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BioMed Research International
Volume 2016 (2016), Article ID 5978489, 9 pages
Research Article

Application of Machine Learning Approaches for Classifying Sitting Posture Based on Force and Acceleration Sensors

1Institute for Biomechanics, ETH Zurich, Vladimir-Prelog-Weg 3, 8093 Zurich, Switzerland
2Seminar for Statistics, ETH Zurich, Rämistrasse 101, 8092 Zurich, Switzerland

Received 6 May 2016; Revised 6 September 2016; Accepted 19 September 2016

Academic Editor: Yudong Cai

Copyright © 2016 Roland Zemp et al. This is an open access article distributed under the Creative Commons Attribution License, which permits unrestricted use, distribution, and reproduction in any medium, provided the original work is properly cited.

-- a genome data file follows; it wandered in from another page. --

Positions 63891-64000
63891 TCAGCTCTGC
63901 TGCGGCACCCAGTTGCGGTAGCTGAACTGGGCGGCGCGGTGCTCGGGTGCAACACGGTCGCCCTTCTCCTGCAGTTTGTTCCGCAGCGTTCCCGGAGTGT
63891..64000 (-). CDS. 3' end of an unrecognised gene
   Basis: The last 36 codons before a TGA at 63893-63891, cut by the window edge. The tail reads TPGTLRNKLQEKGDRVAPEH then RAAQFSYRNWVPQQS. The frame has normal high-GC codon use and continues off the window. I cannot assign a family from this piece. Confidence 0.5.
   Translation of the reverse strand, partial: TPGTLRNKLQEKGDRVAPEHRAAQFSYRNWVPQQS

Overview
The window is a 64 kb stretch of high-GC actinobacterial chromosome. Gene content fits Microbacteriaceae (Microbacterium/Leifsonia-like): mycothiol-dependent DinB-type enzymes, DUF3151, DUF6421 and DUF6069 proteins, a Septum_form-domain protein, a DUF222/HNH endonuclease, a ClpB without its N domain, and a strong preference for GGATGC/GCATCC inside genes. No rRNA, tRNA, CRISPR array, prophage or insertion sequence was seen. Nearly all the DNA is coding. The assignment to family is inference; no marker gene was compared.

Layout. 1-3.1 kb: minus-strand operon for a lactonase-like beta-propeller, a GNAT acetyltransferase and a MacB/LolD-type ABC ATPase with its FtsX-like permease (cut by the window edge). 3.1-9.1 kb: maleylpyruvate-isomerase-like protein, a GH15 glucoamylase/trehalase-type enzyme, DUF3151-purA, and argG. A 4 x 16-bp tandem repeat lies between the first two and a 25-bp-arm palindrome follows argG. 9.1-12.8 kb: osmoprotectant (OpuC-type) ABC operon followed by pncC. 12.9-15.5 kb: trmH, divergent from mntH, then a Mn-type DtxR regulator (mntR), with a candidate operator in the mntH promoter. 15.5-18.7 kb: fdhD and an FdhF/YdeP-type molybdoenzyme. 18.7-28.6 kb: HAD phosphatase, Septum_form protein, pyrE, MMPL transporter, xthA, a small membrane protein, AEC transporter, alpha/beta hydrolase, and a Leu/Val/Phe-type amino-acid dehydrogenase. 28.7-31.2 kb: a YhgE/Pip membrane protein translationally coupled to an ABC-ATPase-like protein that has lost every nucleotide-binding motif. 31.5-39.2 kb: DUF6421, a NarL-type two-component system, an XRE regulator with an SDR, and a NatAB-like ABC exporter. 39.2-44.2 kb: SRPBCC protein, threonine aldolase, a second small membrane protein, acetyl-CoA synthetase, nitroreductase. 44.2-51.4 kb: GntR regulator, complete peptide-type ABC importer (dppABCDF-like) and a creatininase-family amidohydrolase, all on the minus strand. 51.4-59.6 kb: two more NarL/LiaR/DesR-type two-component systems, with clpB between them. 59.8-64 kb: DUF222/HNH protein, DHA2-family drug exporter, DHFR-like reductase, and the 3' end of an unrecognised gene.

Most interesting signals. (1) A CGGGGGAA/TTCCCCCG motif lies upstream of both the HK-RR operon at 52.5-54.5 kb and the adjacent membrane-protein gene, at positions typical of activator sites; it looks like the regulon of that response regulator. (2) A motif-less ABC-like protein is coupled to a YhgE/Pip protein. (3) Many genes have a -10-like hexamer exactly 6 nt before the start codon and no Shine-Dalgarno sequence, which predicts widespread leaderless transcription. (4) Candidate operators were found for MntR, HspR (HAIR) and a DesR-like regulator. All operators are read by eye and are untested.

Occupational musculoskeletal disorders, particularly chronic low back pain (LBP), are ubiquitous due to prolonged static sitting or nonergonomic sitting positions. Therefore, the aim of this study was to develop an instrumented chair with force and acceleration sensors to determine the accuracy of automatically identifying the user’s sitting position by applying five different machine learning methods (Support Vector Machines, Multinomial Regression, Boosting, Neural Networks, and Random Forest). Forty-one subjects were requested to sit four times in seven different prescribed sitting positions (total 1148 samples). Sixteen force sensor values and the backrest angle were used as the explanatory variables (features) for the classification. The different classification methods were compared by means of a Leave-One-Out cross-validation approach. The best performance was achieved using the Random Forest classification algorithm, producing a mean classification accuracy of 90.9% for subjects with which the algorithm was not familiar. The classification accuracy varied between 81% and 98% for the seven different sitting positions. The present study showed the possibility of accurately classifying different sitting positions by means of the introduced instrumented office chair combined with machine learning analyses. The use of such novel approaches for the accurate assessment of chair usage could offer insights into the relationships between sitting position, sitting behaviour, and the occurrence of musculoskeletal disorders.